It took just one newspaper story about the Metropolitan’s imminent Samson et Dalila production to heat up opera chat in cyberspace, where there was much huffing and puffing in advance about the Met’s latest wallow in Eurotrash. Well, so much for prejudgments – “À moi! Philistins! à moi!” as Dalila calls out at the end of Act Two. The new Samson turns out to be a bold, theatrically compelling piece of work, in a class with the company’s recent stagings of Tchaikovsky’s Eugene Onegin and Britten’s A Midsummer Night’s Dream – but then, a lot of people hated those provocative productions as well.
Of course, there has always been a suspicion in some quarters that Saint-Saëns’s popular score is more oratorio than opera. I disagree, and apparently so do Elijah Moshinsky, who directed, and Richard Hudson, who designed the sets and costumes. In fact, the production faithfully reflects the singular structure of the work itself, an opera erected on a sequence of great musical blocks as muscular as Samson himself and as imposing as the temple pillars the blinded hero pulls down. The tone is set by the drop curtain – a palimpsest of Hebrew and Aramaic lettering savagely disfigured by a gigantic black smear – and the hot, angry colors of Hudson’s painterly sets continue to develop variations on that theme of culture clash and the doomed love affair arising from it. It may be that the fiercely vivid African motifs resemble what one sees in The Lion King, also designed by Hudson, but any accusations of a made-to-order look-alike won’t wash, since the Met’s Samson was in the planning stage long before that Broadway hit opened.
Ever since his underappreciated debut back in 1980 directing Verdi’s Un Ballo in Maschera, Moshinsky seems to have been trying to please the Met more than himself, with such wishy-washy efforts as Ariadne and Otello. Perhaps that will change now that the company has begun to welcome a diversity of production styles and is prepared to stand by the results. In any case, Moshinsky has been sufficiently emboldened to come up with his most original work to date, an approach that has the courage to present the opera as Saint-Saëns wrote it, a cleverly manipulated lyrical ritual constantly in danger of fracture and destruction. Even the chorus has been sensitively grouped to generate maximum theatrical tension – the choreographic assassination of Abimelech in Act One is especially effective – and the heat is sustained right up to the final cataclysmic curtain.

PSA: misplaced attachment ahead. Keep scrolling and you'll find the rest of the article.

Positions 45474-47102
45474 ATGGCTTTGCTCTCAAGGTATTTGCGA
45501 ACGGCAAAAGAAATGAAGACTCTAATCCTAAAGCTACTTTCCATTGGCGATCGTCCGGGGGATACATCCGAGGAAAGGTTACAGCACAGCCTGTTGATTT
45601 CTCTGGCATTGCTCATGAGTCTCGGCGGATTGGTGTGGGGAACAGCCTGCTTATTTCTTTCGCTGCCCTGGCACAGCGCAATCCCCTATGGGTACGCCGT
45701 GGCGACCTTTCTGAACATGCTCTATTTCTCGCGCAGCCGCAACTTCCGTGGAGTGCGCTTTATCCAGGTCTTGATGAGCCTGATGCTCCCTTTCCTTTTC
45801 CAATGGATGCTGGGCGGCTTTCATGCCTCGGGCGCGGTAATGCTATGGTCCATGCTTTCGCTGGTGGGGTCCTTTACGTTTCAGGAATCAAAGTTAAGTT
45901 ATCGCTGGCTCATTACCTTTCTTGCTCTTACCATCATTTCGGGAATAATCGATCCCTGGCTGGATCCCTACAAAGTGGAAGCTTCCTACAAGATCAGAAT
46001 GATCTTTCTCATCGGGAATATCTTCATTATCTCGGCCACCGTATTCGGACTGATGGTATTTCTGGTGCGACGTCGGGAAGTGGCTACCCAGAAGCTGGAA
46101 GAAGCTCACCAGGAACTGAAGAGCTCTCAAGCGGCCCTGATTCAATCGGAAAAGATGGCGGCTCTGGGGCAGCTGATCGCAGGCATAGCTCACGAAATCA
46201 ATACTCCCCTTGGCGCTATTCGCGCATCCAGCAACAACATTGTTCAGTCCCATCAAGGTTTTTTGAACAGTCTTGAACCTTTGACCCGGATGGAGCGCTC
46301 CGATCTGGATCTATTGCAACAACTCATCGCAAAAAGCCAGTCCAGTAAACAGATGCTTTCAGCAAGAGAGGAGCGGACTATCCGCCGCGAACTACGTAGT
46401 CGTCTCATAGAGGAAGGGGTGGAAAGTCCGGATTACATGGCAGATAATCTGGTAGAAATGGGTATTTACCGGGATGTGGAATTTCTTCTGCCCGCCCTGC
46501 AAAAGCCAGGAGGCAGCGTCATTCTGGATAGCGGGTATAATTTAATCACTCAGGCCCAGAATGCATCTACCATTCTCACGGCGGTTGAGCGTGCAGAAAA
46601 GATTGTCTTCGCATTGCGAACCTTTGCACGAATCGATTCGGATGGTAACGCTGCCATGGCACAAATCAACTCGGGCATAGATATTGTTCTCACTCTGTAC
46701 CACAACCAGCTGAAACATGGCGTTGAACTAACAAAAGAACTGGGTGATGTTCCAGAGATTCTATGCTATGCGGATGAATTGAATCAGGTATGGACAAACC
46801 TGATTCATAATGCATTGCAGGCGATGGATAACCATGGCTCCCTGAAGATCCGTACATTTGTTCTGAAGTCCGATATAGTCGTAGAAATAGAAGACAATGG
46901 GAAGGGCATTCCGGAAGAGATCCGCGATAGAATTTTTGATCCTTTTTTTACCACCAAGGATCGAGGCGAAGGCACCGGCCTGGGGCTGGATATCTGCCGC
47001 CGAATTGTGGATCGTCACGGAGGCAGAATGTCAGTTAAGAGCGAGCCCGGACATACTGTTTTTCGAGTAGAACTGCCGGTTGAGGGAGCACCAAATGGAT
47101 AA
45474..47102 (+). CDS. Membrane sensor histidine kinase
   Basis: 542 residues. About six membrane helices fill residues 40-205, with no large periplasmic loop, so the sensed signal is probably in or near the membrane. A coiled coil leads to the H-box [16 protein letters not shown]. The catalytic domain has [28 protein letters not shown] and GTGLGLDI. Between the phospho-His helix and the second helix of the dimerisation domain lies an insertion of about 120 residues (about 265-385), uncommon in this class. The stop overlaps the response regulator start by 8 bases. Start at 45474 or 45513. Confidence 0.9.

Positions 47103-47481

The purely musical report is less happy. The temple luckily collapses before Plácido Domingo’s climactic B flat threatens to do the same, and elsewhere the tenor’s increasingly unavailable high notes continue to be a problem. Apart from that, Domingo’s Samson is reliably sung, although he might work a bit harder to project some of the great hero’s dilemma in the face of Denyce Graves’s sultry but strangely generic Dalila. Graves underplays the Philistine temptress, making her motives fascinatingly ambiguous, but she sings with such a paucity of vocal nuance and technical savvy that Dalila’s dangerous personality fails to register. The only other role of consequence in the opera is the evil High Priest of Dagon. Sergei Leiferkus looks horrifying in his startling white makeup, but his scratchy baritone still sounds dreadfully inelegant in French opera. Leonard Slatkin conducts efficiently, pacing the extended musical periods with care for their architectural shape but with little appreciation for the score’s instrumental color and drama.